00:07:05.13 Andy Coulson:

You felt that the connection had broken?


00:07:07.13 Lisa Squire:

Yes, yes it was really strange because Libby was always on my left-hand side, she was left-handed, so she always would stand in the way on your left-hand side. And it was like I just couldn’t feel my left-hand side. It was the most bizarre feeling. And yeah, that night then just moved on from me doing my observations with the babies and doing all the things I needed to do, then going into the staff room and phoning all the taxi companies to try and find out which taxi company it was, because the girls didn’t know.


00:07:37.14 Andy Coulson:

You carried on working?


00:07:37.21 Lisa Squire:

Yeah, well I was at work and I couldn’t not do my job. And I thought, you know, there was a voice in my head saying you’re blowing this out of all proportion, she’ll come home in the morning, she’ll be fine. But there was another voice saying this is really serious. It was like… so I thought well…


00:07:55.08 Andy Coulson:

You’re feeling something completely different.


00:07:57.01 Lisa Squire:

Yeah, completely felt differently. So I just carried on working and did the two, looking for her, working, sort of. We phoned hospitals to see if she’d been taken in. Obviously they’d contacted the police as well overnight. So, I was talking to them, checking in with the kids, the other  young people that she’d been out with that night, making sure that they were okay. Sort of saying to them, ‘go to bed, have a sleep, I’ll call you in minute and I’ll call you in the morning’.


00:08:24.11 Andy Coulson:

So how quickly were you able to discover that she’d got into a cab and got out of a cab?


00:08:30.11 Lisa Squire:

They phoned me at nine minutes past one in the morning. So, like an hour and a half, two hours after she’d left the club. And we didn’t know that she’d got out of the cab because we didn’t know who’d dropped her off, what taxi company it was that picked her up. You know, we didn’t know that. And of course, there was another housemate in the house. So I spoke to her and she said, ‘…no she hasn’t come home’. So, it was like, okay so she was in a cab and where is she now?


00:09:00.19 Andy Coulson:

Yes, and what we know now, of course, is that she got out of the cab, we think at her address…


00:09:05.12 Lisa Squire:

Yes, it was at her address, he dropped her off outside her house.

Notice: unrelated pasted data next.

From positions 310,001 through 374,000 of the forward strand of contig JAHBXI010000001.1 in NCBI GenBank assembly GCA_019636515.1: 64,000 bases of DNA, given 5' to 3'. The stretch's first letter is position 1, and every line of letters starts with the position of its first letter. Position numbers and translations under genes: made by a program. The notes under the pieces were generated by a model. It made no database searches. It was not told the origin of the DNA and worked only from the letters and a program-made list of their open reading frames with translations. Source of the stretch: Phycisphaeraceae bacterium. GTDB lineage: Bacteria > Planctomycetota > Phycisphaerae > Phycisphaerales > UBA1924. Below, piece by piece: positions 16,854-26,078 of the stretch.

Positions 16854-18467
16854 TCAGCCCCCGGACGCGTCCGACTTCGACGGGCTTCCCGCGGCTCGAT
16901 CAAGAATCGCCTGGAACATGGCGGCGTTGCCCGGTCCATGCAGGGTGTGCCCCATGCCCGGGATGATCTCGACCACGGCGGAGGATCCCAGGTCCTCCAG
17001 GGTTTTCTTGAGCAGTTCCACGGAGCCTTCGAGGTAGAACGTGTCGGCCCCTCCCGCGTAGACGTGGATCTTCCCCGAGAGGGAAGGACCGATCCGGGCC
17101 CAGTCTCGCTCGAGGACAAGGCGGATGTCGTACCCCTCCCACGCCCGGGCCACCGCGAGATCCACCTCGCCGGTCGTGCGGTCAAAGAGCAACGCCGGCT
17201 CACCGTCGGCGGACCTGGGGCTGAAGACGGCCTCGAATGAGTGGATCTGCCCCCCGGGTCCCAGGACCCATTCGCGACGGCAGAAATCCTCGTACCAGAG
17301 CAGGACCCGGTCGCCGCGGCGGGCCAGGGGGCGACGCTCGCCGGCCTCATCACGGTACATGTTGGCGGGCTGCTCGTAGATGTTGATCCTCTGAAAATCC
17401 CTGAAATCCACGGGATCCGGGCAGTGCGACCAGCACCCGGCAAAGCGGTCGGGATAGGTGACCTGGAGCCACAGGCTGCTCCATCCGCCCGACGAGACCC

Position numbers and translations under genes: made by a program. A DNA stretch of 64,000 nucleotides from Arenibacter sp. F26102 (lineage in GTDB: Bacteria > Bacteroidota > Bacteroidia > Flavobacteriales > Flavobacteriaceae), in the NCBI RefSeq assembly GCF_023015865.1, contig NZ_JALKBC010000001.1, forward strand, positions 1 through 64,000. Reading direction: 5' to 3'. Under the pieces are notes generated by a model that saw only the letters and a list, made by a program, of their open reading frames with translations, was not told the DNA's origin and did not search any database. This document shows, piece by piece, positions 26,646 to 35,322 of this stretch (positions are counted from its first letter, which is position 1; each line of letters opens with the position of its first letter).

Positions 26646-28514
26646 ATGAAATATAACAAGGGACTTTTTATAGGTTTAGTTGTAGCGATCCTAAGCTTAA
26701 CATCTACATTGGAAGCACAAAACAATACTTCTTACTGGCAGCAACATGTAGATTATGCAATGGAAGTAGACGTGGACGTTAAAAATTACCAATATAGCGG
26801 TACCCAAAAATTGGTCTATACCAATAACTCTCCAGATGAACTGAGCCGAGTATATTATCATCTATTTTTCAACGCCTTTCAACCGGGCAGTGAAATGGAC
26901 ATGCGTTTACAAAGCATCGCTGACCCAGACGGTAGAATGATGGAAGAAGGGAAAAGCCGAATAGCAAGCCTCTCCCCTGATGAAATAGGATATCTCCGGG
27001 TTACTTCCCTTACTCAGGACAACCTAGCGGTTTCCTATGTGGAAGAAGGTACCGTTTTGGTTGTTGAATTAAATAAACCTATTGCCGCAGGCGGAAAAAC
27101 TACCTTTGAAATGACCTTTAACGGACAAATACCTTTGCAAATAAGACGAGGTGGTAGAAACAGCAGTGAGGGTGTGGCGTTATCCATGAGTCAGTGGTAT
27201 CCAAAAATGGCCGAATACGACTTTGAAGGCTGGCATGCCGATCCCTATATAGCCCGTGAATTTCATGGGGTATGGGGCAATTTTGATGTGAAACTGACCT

00:09:08.18 Andy Coulson:

And had wandered a short distance away.


00:09:12.08 Lisa Squire:



00:09:13.17 Andy Coulson:

I think you made the decision to go to Hull immediately.


00:09:16.16 Lisa Squire:

Yes, so I left work, my boss came in and she said to me, ‘Are you okay?’ And I said, ‘No’ and I told her what had happened overnight. Then it was snowing, so I had a typical British have a cup of tea before you leave, had a cup of tea. Left work and was driving home, and it must have been about quarter to nine, and then it dawned on me that I had to tell Russell and the children what had happened overnight. Because Russell had the weekend off because it was his birthday weekend, and the children were on a snow day so they weren’t going to school. So, I called him in the car and he was like, ‘Well, no, she’s probably just at a friends’ house.’ And I was like ‘No, no, she hasn’t called me. I mean, it’s been…’


00:09:56.07 Andy Coulson:

Did you share with him what you felt?


00:09:58.04 Lisa Squire:

Yeah, yeah, and he was like, ‘…no, no, no you’re just, you know, you’re catastrophising it. You know, it’s not, it’s not…’ So we got home and I phoned my mum and dad, as soon as we got home, and said look, ‘We can’t find Libby…’ and she had a lecture at two o’clock that day and I knew it was a really important lecture for her to go to. So, I said, ‘If she’s not turned up to the lecture at two, I’m going to need you and dad to come and look after the other three because Russ and I are going to have to go up to Hull.’


00:10:27.07 Andy Coulson:

So just explain what happened in that time when you arrived in Hull and what happened immediately then.


00:10:35.21 Lisa Squire:

Yes, so we drove up to Hull, which was the worst journey because it was really snowy and it was horrible driving conditions. And we drove up there. I obviously hadn’t slept because I’d been working so by two o’clock I was not in any fit state to drive. So Russell was driving. I was crying, he was crying, I was on the phone to my best friend sort of saying, ‘Oh I don’t know what to do.’ And she’s like ‘Oh, she’s…’ like everyone was trying to be really positive and ‘…she’ll be okay, you‘ll find her, you’ll find her’.


00:11:06.15 Lisa Squire:

I was talking to the girls on the phone who were with her that night. I was talking to the police. And we just kept going up. And as we drove past the Humber, I said to Russell ‘She’s in that water. She’s in there.’ And he said, ‘No don’t be silly.’ And I said, ‘No she’s in the water, I know she’s in the water.’ And it was crystal clear to me that that’s where she was. And then, of course, then your conscious mind comes back in and says no, no, no, don’t be horrible, that’s a horrible thing to think, how could you think that? So, I then talked myself out of that thought but I knew, I knew.